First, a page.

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San Francisco Film Society: New Italian Cinema – November 19-23, 2014

The Art of Happiness

The Art of Happiness

By Janine Gericke.

The San Francisco Film Society’s fall season completes its three weekend season with New Italian Cinema. The weekend offers dysfunctional families, supernatural horror, romantic comedies, and much more as part of its stellar lineup.

Sofia Loren makes an appearance in director Edoardo Ponti’s short film Human Voice. The special screening also includes Julian Sands and Nastassja Kinski in The Nightshift Belongs to the Stars. Ponti is expected to be in attendance for this opening night event. Asia Argento returns with her second feature film Misunderstood (Incompresa, Italy/France 2014, 110 min.). The film stars Charlotte Gainsbourg and Gabriel Garko as the sparring and neglectful parents of a 9-year-old girl.

Roberto Ando’s political satire Viva la liberta (Long Live Freedom!) (Italy 2013, 92 min.) screens on Thursday. The film involves a politician who disappears and crazy his twin brother taking his place. Though Halloween is now behind us, that doesn’t mean we still can’t celebrate with a good old-fashioned ghost story. Rossella De Venuto’s Controra – House of Shadows (Italy/Ireland 2013, 85 min.) is also making its North American Premiere at this year’s New Italian Cinema, with the director in attendance.

Per Ulisse

Per Ulisse

Friday brings Per Ulisse (Italy/Belgium 2013, 90 min.) from director Giovanni Cioni. This is also the film’s International Premiere. This documentary is about the working class of Florence and the people who meet up at Project Ponterosso. Up to the World (Il mondo fino in fondo, Italy 2013, 95 min.), from director Alessandro Lunardelli, is the story of two brothers who develop a bond during a road trip to Barcelona. Paolo Genovese’s Blame Freud (Tutta colpa di Freud, Italy 2014, 120 min.) is a comedy about a father who takes a little too much interest in the love lives of his three adult daughters.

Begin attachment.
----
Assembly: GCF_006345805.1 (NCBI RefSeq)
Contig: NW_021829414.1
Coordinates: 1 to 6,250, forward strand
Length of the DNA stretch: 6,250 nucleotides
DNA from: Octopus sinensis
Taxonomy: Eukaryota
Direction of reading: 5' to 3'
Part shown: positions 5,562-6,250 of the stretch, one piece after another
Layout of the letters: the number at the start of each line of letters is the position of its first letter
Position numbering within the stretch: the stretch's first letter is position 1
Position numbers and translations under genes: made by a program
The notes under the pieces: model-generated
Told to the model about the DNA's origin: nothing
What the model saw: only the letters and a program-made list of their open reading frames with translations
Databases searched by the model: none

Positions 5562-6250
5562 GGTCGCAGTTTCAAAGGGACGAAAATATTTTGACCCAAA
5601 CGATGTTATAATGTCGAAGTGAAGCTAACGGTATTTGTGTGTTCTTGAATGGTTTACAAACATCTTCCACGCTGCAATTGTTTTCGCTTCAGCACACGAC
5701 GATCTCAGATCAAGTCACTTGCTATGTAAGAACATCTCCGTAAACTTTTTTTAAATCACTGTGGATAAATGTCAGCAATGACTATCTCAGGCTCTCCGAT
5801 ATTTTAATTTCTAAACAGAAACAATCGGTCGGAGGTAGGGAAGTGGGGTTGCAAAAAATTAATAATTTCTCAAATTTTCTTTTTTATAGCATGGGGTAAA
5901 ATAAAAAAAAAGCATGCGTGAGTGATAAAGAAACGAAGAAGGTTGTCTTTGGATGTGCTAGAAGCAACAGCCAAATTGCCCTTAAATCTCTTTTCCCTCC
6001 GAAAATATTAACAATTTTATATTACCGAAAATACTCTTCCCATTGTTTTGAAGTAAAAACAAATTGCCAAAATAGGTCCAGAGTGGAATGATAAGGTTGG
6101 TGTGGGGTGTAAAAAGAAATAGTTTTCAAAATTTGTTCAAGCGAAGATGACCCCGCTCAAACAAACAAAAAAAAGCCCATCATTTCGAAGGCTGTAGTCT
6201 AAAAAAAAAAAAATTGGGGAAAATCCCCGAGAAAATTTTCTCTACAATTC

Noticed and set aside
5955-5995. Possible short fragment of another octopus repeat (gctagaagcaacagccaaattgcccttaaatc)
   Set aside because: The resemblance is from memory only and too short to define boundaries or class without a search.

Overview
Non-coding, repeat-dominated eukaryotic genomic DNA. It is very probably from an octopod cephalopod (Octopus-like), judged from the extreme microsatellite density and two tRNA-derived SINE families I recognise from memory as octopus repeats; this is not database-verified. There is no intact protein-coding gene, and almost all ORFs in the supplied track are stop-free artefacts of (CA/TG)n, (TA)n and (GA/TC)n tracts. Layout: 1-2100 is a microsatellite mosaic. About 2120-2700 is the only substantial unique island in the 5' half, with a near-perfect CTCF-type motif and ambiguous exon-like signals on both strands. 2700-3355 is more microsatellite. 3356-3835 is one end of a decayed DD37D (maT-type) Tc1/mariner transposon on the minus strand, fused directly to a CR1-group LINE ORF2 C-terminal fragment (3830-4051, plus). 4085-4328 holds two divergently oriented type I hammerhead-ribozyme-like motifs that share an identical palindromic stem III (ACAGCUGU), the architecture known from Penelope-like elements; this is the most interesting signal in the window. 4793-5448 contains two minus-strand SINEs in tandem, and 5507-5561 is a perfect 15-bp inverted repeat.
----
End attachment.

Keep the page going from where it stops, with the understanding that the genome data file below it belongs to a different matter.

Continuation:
The Art of Happiness (L’arte della felicita, Italy 2013, 84 min.) is director Alessandro Rak’s animated feature about a Naples cab driver who spends time reminiscing on his life and choices. Rolando Ravello brings the romantic comedy Remember Me (Ri ricordi di me?, Italy 2014, 88 min.) about the love story between a kleptomaniac and an amnesiac. The Medicine Seller (Il venditore di medicine, Italy/Switzerland 2013, 105 min.) from director Antonio Morabito is about a pharmaceutical salesman who will do anything to sell his company’s product. Morabito is also expected to be in attendance. I Can Quit Whenever I want (Smetto quando voglio, Italy 2014, 100 min.) is being touted as the comedy version of the AMC hit Breaking Bad. The film follows Pietro, a chemistry teacher who tries to come up with a smart drug that will make millions.

Closing night of the New Italian Cinema weekend begins with Stefano Incerti’s In the Snow (Neve, Italy 2013, 90 min.). Donato, once involved in a robbery, offers a ride to Norah, who is running from threats of her own. Border (Italy 2013, 95 min.) from director Alessio Cremonini, is a suspenseful story of two sisters attempting to escape Syria. Cremonini will be in attendance. The weekend closes with Human Capital (Il capitale umano, Italy/France 2013, 110 min.) from Paolo Virzi. The film is a three-part story about the wealthy Bernaschi family and how a tragic accident caused by a family member affects everyone.

Janine Gericke is a Film International ‘In the Field’ writer.

More information about New Italian Cinema and the San Francisco Film Society can be found at sffs.org. All screenings will be held at SF’s Vogue Theatre.

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